BookLocker Has a Fantastic Offer for Victims of Defunct Tate Publishing (and other firms)! Move to BookLocker for as little as $78! (And, get your book back on the market in as little as 2 weeks.)

HELP! MY PUBLISHER IS GOING OUT OF BUSINESS!! How Can I SAVE MY BOOK Without Going Broke?!

DON’T BECOME ANOTHER VICTIM! When Amateur, Start-up POD Publishers Take Your Money…and Go Out of Business By Angela Hoy

BookLocker’s Prices and Packages

Print on Demand Price Comparison!

More Q&A with Angela!

ADS TO RUN



The Do-It-Yourselfer's Guide to Self-Syndication


Practical resource outlining the self-syndication process, step-by-step. Packed with detailed information and useful tips for writers looking to gain readership, name recognition, publication and self-syndication for their column or articles.

http://writersweekly.com/books/4693.html



 



Yes, online book promoting can be EASY and FUN! Let us show you how, from Day 1 through Day 90…and beyond!



 

Q –

Angela,

I have a book, already published, but my publisher is out of business. So, I have a physical copy BUT no PDF copy. What can I do to get it back on the market?


A –

Unfortunately, many authors have found themselves in your shoes in recent years. BookLocker has been in business for 18 years now and we’re still going strong! (You can read why HERE.) But, we can only accept electronic files.

If you only have a printed manuscript or a printed, bound copy of your book, I recommend hiring a college student to type your manuscript into a word processing program so it can be easily edited, formatted, etc. to any printer’s specs.

Scanning pages of a print book creates HUGE files (each page will be a graphic) and, while there is software that can convert the words into a word processing document, they always create numerous errors so the file will need to be edited all over again anyway. The easiest solution is to simply have the manuscript typed into a word processing program.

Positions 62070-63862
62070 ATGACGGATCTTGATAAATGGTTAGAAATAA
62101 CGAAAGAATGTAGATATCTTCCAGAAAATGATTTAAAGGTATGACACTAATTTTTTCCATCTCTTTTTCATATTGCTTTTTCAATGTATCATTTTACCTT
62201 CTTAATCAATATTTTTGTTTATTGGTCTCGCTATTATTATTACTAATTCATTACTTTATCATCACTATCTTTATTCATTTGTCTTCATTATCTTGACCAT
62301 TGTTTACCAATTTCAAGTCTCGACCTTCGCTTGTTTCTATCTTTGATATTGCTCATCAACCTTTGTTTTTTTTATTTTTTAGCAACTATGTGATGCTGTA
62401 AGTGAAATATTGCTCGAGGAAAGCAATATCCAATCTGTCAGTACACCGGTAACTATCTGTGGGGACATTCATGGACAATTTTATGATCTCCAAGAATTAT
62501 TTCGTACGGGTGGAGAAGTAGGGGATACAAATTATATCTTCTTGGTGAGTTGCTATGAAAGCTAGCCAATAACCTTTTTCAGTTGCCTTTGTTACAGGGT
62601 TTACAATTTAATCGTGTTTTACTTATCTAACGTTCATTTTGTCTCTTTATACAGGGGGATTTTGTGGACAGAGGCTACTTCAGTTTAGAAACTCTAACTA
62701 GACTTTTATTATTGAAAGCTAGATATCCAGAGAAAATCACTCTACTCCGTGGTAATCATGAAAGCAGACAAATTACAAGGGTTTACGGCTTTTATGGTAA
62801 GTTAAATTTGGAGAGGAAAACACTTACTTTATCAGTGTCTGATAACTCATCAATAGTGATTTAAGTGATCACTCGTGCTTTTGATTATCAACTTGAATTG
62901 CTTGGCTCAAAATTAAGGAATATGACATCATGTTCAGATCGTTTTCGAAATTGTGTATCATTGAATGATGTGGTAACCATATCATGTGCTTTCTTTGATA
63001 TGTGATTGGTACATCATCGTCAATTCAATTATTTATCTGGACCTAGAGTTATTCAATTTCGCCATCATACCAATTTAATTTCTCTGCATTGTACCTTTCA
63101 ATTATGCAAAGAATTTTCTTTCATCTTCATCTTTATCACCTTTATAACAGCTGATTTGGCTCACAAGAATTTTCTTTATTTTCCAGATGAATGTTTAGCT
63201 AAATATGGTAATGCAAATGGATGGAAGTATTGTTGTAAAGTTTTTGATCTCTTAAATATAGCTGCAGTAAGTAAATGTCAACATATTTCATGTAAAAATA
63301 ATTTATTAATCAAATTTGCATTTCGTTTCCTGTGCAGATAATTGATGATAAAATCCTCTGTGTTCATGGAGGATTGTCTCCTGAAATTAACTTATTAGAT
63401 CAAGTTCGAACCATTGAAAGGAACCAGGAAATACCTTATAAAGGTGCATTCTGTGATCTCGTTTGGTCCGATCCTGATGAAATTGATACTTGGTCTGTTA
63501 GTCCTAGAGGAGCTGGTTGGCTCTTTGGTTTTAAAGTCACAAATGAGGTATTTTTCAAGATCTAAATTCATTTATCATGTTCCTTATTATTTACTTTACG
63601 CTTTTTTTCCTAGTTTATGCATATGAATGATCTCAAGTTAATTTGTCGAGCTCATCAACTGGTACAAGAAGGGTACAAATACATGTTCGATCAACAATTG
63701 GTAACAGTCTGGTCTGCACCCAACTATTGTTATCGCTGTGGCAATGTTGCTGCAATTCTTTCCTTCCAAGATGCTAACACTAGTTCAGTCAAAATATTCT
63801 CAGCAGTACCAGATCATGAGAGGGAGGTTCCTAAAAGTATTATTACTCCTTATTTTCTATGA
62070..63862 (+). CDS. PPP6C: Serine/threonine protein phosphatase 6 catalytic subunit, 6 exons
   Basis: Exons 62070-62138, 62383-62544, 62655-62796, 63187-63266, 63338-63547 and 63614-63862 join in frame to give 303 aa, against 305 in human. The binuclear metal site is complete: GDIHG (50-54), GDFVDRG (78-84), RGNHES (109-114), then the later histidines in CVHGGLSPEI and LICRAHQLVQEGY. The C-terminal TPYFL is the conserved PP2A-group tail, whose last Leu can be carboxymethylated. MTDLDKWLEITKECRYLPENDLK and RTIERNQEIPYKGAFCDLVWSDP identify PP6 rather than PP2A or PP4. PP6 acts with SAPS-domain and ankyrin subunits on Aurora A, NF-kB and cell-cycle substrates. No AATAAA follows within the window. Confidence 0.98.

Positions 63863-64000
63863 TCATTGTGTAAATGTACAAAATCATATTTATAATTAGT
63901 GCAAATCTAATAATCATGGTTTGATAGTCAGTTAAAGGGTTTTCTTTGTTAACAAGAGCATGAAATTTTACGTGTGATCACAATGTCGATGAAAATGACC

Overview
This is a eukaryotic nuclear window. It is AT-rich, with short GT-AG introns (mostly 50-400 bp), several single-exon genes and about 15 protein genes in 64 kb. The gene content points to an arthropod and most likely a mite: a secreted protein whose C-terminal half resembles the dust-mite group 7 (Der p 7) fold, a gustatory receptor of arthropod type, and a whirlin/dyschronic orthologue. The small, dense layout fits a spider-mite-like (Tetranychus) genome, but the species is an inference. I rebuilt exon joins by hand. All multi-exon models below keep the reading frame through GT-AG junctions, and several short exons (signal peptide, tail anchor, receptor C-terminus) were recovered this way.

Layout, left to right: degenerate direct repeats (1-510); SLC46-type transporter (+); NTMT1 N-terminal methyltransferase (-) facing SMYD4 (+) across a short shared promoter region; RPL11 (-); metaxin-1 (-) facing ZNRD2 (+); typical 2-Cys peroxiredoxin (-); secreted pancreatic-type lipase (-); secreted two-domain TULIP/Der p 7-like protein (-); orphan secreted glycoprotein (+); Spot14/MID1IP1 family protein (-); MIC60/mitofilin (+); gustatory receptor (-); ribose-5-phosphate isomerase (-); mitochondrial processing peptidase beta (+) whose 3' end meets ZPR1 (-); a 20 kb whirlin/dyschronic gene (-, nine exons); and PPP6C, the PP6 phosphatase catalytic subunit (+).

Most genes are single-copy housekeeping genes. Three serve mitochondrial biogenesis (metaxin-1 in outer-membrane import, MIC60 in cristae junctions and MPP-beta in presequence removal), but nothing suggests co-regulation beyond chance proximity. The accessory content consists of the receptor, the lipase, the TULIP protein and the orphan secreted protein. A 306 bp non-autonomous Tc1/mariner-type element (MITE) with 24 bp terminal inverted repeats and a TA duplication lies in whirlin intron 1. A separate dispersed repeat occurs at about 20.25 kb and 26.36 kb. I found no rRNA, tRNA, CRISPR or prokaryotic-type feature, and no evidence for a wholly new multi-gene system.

Another is alternative is Janice Lullo, owner of jltyping.com.

RELATED



Yes, online book promoting can be EASY and FUN! Let us show you how, from Day 1 through Day 90…and beyond!



WritersWeekly is abbreviated. We will be back on our regular schedule next week. For details why, click HERE.

 

Read More Ask The Expert

 





Q –

Good morning, Angie.

I’m sending you my poetry collection to see if you think it is acceptable for publication. If you think it is, we can work out the details. My only source of income is social security. I tell you this because if you accept my work I’ll have to take out a loan from my bank.

-Name not published (for obvious reasons)


A –

I’m always happy to give my opinion about an author’s writing. However, there is something far more concerning in your note above.

Nobody else in the industry will tell you this (including most of our competitors, some of whom prey on elderly authors) but I definitely do NOT recommend taking out a loan to publish a poetry book. Poetry is one of the slowest-selling genres.